The allowance is in addition to the inheritance tax nil rate band which is currently set at £325,000. By 2020/21 the total individual nil rate band will therefore total £500,000.

Any unused nil rate band may be transferred to a surviving spouse or civil partner. It will also be available when a person downsizes or ceases to own a home on or after 8 July 2015 and assets of an equivalent value, up to the value of the additional nil rate band, are passed on death to direct descendants. This element will be the subject of a technical consultation and will be legislated for in Finance Bill 2016.

There will also be a tapered withdrawal of the additional nil rate band for estates with a net value (after deducting any liabilities but before reliefs and exemptions) of more than £2 million. This will be at a withdrawal rate of £1 for every £2 over this threshold.

The IHT nil rate band is currently frozen at £325,000 until April 2018. This is to remain frozen until April 2021.

Internet link: TIIN IHT

National Living Wage

The government has announced the introduction of a new National Living Wage (NLW) for working people aged 25 years and above. The NLW will introduce a premium on top of the national minimum wage (NMW). Initially the premium is set at 70p above the current NMW although this will fall to a premium of 50p when the NMW increase comes into effect in October 2015. Further increases are to be recommended by the Low Pay Commission in order to achieve the government’s objective of reaching 60% of median earnings by 2020.

John Cridland, Director-General of the CBI, commented:

‘Small shops, hospitality firms and care providers are the businesses that will face real challenges in affording the National Living Wage.’

‘Delivering higher wages can only be done sustainably by boosting productivity. Bringing politics into the Low Pay Commission is a bad idea.’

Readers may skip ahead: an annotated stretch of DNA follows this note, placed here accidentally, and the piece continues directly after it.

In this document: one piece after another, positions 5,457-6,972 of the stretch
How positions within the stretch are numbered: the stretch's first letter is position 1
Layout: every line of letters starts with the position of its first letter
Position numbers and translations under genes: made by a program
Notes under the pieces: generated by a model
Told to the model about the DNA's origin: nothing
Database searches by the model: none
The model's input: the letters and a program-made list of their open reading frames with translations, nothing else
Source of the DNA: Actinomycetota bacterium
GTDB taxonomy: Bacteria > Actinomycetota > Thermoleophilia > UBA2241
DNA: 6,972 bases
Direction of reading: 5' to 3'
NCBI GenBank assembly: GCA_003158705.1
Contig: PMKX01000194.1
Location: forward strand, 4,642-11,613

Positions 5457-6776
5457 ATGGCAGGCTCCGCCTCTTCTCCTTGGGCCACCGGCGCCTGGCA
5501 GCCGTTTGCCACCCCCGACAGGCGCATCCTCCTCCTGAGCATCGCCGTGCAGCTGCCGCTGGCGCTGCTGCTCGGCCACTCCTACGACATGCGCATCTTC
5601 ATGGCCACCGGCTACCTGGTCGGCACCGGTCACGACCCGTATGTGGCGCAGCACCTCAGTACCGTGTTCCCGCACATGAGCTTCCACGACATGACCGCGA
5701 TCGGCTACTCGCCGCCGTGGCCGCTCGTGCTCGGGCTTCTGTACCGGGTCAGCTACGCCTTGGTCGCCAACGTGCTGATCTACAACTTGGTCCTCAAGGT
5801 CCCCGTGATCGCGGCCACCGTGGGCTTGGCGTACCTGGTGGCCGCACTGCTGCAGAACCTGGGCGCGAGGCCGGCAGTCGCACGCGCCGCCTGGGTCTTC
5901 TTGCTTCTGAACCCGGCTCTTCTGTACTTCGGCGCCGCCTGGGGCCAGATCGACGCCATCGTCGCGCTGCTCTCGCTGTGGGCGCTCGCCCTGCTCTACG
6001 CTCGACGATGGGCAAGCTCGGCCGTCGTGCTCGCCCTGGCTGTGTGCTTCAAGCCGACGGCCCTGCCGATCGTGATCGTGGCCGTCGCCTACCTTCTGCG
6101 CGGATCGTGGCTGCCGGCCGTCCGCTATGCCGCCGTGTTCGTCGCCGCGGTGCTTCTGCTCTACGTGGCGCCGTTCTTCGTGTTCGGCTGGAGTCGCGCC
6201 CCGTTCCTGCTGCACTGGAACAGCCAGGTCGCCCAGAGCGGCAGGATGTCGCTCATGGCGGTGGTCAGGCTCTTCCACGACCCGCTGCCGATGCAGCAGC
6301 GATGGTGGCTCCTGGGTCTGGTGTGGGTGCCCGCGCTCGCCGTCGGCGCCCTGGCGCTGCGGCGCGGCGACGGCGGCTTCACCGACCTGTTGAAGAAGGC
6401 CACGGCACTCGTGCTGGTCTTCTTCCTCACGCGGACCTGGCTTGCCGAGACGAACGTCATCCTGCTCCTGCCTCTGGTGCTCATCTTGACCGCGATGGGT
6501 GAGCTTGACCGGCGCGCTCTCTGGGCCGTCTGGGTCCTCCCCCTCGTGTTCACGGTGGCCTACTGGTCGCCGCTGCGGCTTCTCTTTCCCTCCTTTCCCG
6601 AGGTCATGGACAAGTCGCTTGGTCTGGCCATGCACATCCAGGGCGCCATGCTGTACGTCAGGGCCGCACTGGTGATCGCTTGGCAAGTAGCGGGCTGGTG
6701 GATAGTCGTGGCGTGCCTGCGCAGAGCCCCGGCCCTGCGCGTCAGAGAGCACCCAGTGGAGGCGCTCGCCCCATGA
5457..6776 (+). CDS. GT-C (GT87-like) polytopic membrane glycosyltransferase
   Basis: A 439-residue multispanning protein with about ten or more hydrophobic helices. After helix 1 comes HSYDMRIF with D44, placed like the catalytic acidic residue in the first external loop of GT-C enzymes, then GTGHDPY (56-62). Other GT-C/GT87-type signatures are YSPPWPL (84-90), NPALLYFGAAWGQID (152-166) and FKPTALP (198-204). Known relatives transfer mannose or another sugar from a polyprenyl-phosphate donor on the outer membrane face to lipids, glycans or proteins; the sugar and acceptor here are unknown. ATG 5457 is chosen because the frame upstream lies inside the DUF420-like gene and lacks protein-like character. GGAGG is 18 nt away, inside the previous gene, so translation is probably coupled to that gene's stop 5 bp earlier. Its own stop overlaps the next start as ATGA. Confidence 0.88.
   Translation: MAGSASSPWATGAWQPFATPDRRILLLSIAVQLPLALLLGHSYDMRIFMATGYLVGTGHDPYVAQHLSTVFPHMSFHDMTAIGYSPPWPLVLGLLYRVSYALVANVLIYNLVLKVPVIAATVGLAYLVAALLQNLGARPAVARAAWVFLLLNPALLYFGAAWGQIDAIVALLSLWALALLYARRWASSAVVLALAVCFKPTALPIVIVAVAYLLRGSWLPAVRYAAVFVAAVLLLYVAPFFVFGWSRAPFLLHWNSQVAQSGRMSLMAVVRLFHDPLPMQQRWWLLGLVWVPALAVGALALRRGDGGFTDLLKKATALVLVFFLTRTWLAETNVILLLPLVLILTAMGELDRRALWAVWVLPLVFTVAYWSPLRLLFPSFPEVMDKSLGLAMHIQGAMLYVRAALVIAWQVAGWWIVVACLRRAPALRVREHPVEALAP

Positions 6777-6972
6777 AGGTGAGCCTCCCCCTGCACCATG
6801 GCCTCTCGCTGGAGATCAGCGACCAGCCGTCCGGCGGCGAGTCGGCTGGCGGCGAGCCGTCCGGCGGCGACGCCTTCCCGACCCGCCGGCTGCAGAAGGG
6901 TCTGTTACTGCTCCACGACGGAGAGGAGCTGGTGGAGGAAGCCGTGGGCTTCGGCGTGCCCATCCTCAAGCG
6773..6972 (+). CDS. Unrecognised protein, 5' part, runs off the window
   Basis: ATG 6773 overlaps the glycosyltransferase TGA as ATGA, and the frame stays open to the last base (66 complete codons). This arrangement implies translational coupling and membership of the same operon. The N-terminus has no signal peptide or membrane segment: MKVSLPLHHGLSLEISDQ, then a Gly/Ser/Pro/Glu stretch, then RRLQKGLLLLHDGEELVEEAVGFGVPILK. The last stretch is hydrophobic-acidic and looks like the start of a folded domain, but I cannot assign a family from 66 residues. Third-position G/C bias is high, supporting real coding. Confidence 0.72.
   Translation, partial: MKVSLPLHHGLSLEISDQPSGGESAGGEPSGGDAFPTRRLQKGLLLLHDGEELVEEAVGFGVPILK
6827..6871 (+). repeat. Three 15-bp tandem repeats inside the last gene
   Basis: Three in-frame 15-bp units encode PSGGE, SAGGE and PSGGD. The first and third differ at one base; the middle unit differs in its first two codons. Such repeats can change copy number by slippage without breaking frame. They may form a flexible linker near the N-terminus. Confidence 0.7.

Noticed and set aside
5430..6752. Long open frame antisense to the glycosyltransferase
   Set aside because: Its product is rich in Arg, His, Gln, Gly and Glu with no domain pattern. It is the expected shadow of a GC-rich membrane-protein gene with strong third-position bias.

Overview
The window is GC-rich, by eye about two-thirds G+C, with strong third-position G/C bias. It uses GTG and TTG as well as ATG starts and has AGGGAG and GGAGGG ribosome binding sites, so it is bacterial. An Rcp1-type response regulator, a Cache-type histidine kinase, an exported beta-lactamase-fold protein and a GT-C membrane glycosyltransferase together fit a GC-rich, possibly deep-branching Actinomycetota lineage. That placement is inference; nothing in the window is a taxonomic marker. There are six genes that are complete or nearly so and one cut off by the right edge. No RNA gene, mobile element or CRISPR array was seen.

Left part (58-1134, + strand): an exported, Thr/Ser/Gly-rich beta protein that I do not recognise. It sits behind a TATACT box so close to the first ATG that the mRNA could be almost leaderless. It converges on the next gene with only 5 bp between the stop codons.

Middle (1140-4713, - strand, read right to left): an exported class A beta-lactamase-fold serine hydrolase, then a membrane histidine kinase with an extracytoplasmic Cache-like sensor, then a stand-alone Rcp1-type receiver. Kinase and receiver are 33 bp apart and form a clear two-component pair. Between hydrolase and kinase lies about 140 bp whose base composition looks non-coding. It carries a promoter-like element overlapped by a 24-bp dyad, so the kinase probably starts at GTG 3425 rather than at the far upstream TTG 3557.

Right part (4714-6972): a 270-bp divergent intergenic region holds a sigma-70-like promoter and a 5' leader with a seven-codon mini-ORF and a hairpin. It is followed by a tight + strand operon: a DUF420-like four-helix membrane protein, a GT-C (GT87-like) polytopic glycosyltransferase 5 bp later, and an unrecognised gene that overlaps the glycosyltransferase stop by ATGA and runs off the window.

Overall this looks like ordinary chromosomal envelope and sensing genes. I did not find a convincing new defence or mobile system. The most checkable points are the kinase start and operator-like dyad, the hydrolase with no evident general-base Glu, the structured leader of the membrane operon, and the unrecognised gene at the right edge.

Internet link: CBI press release

PAYE late filing penalties

HMRC have now issued the first in-year penalties notices to employers with fewer than 50 employees who missed the deadline for sending PAYE information to HMRC.

Rather than issue late filing penalties automatically when a deadline is missed, HMRC have announced that they will ‘take a more proportionate approach and concentrate on the more serious defaults on a risk-assessed basis.’

This approach is in line with the likely direction of HMRC’s general approach to penalties, outlined in the HMRC penalties: a discussion document which they issued earlier this year. HMRC have confirmed that this ‘risk-based’ approach will apply to submissions that were late from:

  • 6 March 2015 for employers with fewer than 50 employees; and
  • 6 January 2015 for employers with 50 or more employees.

Penalties for 2015/16 will also continue to be risk-based.

HMRC had previously announced that they will not be penalising minor delays of up to three days.

HMRC are reminding employers:

‘Even if employers do not get a penalty, they are required by law to file on time and if they do not may be charged a penalty on a future occasion. The deadlines for sending PAYE information stay the same, including the requirement to send PAYE information on or before the time that employees are actually paid or due to be paid.’

HMRC have confirmed the process employers should use to appeal a penalty using the using the Penalties and Appeals System (PAS) on HMRC Online. Employers who receive a late filing penalty notice for tax year 2014/15 quarter 4 but who filed within three days of the reporting deadline may appeal and should use reason code A as set out in the What happens if you don’t report payroll information on time guidance.

Please contact us if you would like help with your payroll.

Internet link: GOV news

Claiming the marriage allowance

The Low Incomes Tax Reform Group published updated their guidance on how to apply for the new transferable personal allowance, known as the marriage allowance, for married couples and civil partners which came into effect on 6 April 2015.

The transfer of part of the personal allowance between spouses (or civil partners) allows eligible couples to save up to £212 tax in a year.

The marriage allowance enables an individual whose income does not allow them to make use of their full personal allowance, currently £10,600, to transfer 10% (£1,060) of this allowance to their partner. Their spouse or civil partner is then able to set their own personal allowance, plus the transferred part of their partner’s allowance, against their own income. This increase in usable allowances should result in a tax saving of up to £212 in a year for a couple (20% of £1,060).